I had never been all that fond of human food. It wasn't that it tasted horrible, it just was not nearly as good as my other options. Nahuel, though, had been raised on both of them, and, therefore, was more used to solid food options.
"Hey," Jake grabbed two different bags of chips, "You know I'd never lie to you." He smiled, "You know, if it was something really important." I jabbed him gently in the ribs.
"I just don't know what he could possibly see in me besides this crazy spaz who used to be kind of interesting when it was a miracle she could read Dr. Seuss," I handed him a box of cookies.
"Hey now, you never read Dr. Seuss. You could not be bothered with Dr. Seuss. You read Tennyson and Hemingway. You had a more impressive vocabulary than me," he shrugged. "Not that that's changed--"
"Jake?" I smirked at him. "Kind of not the point?"
"Right, the point," he smiled and picked up two bottles of soda, his arms starting to look a little full. "The point is that you are brilliant and stunning and funny and kind, and any guy would be lucky to have you."
"Thanks, Jake," I sighed. "You think we have enough?"
He thought for a moment, before grabbing a bag of pretzels and Fritos, then smiled at me, "We do now."
I paid for the stuff with my credit card, which Justin would have mocked if Jacob had not been there. My friends seemed to find it endlessly hilarious that my family was rich. None of them had ever been to our palatial mansion, and I had a habit of shopping at thrift stores, which made Alice cringe, so I guess they forgot I had money. I signed my name on the receipt and took our bags.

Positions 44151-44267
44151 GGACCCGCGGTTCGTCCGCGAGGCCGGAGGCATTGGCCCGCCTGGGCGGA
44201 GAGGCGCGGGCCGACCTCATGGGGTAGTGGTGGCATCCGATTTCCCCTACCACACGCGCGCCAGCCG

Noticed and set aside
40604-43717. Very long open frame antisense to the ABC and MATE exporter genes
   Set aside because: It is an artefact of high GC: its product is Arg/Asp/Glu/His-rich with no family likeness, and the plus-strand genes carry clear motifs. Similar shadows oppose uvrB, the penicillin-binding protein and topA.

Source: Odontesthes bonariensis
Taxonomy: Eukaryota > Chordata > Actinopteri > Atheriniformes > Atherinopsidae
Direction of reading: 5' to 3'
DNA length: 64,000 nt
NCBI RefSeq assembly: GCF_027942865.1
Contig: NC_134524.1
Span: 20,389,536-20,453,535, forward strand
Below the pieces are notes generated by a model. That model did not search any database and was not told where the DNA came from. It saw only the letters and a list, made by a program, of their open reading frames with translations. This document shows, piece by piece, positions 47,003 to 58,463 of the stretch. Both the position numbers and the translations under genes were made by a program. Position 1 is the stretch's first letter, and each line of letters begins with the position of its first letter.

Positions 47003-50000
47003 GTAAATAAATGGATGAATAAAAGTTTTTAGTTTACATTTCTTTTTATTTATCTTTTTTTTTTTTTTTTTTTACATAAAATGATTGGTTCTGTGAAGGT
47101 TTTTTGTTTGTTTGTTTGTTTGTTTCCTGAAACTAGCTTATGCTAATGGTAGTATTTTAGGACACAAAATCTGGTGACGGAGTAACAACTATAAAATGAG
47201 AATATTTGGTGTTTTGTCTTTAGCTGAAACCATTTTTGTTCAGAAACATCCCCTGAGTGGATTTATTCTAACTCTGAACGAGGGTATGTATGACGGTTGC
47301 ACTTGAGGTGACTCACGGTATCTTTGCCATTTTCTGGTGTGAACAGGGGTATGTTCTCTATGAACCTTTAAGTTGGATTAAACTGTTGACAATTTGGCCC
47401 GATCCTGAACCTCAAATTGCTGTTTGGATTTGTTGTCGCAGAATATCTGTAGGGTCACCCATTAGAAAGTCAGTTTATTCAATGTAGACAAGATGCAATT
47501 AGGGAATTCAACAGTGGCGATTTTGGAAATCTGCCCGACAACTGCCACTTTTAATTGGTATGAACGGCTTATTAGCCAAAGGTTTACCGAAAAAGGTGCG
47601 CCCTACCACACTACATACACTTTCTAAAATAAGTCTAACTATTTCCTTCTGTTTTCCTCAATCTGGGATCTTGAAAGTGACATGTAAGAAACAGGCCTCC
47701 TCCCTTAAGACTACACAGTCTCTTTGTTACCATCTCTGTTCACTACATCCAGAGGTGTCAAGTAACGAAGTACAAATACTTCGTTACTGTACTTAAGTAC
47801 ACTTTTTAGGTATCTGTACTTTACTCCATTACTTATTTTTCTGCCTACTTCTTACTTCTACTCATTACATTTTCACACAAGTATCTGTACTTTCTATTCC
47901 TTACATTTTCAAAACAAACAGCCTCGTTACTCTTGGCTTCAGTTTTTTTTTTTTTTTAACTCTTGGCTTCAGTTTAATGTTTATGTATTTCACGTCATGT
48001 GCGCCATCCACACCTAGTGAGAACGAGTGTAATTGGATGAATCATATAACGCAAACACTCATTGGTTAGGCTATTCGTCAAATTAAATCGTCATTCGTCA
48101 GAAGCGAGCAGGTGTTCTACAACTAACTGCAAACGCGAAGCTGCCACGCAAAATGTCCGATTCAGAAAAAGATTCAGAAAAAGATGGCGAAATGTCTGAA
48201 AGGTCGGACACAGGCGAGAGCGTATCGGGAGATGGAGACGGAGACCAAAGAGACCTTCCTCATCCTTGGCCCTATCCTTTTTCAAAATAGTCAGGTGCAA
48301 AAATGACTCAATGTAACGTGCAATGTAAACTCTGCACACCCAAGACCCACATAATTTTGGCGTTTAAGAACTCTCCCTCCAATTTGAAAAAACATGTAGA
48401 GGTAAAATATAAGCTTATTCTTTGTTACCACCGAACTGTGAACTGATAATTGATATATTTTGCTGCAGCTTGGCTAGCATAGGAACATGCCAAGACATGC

“See ya, Justin,” I threw over my shoulder as Jacob took my arm and led me out of the store.
“See ya,” I heard him call. “Have fun!”
Jacob held me close and lead me casually behind the store. “So that’s Justin?” he said the name like it was some kind of fatal illness.
“Jake,” I smiled. “You’ve met him at least a dozen times.”
He rolled his eyes, “But never in the context of your potential prom date.”
I groaned. We were half through my Junior year, which meant tickets for Junior Prom would be going on sale soon, which meant my family was eagerly asking who I would be bringing. I had given them Justin’s name as a mere possibility.
“Don’t give me that face. Prom’s a big deal, Carlie,” he stopped walking and gave me back my arm. We were totally hidden behind the store.
“It’s not,” I shook my head. “It’s a ridiculous, unnecessary formal designed to further the stigma that those with money and beauty are more worthwhile people than those without. It’s terrible.” I didn’t really realize I was pacing until he reached out and stopped me with a smile on his face.
“I swear, you get more and more like your mother everyday,” he chuckled.
“Ugh!” I pushed his hands off me, “You sound like Dad.”
“Hey, when he’s right; he’s right,” he shrugged.
“Uh huh; will you hurry up and take your clothes off already? I could be home by now,” I crossed my arms over my chest.
He laughed, “Sure you could, bite size. Now, turn around. You don’t get a free show.”
I rolled my eyes and turned around. Behind the 7-Eleven was a huge forest in which Jake and I were accustomed to hunting. It was a short run back to the house.
He nudged my back with his nose once he had phased, and I turned around. I was very used to seeing Jake in wolf form. Sometimes he stayed that way for days at a time if he needed to be in contact with the pack.
I gave him a quick pat on the muzzle, then bent down to pick up his clothes with my free hand. He knelt down, and I climbed on, gripping his russet fur lightly.
I shook my head, “Someone’s gonna need to groom you, Jacob. You’re mangy.” He threw his head up and barked, defiantly cocky. I laughed, and began running my hands through his fur, combing it as best as I could. “C’mon, let’s get home. We’ve got half-breeds to impress.” He made a sound of approval and took off running through the woods.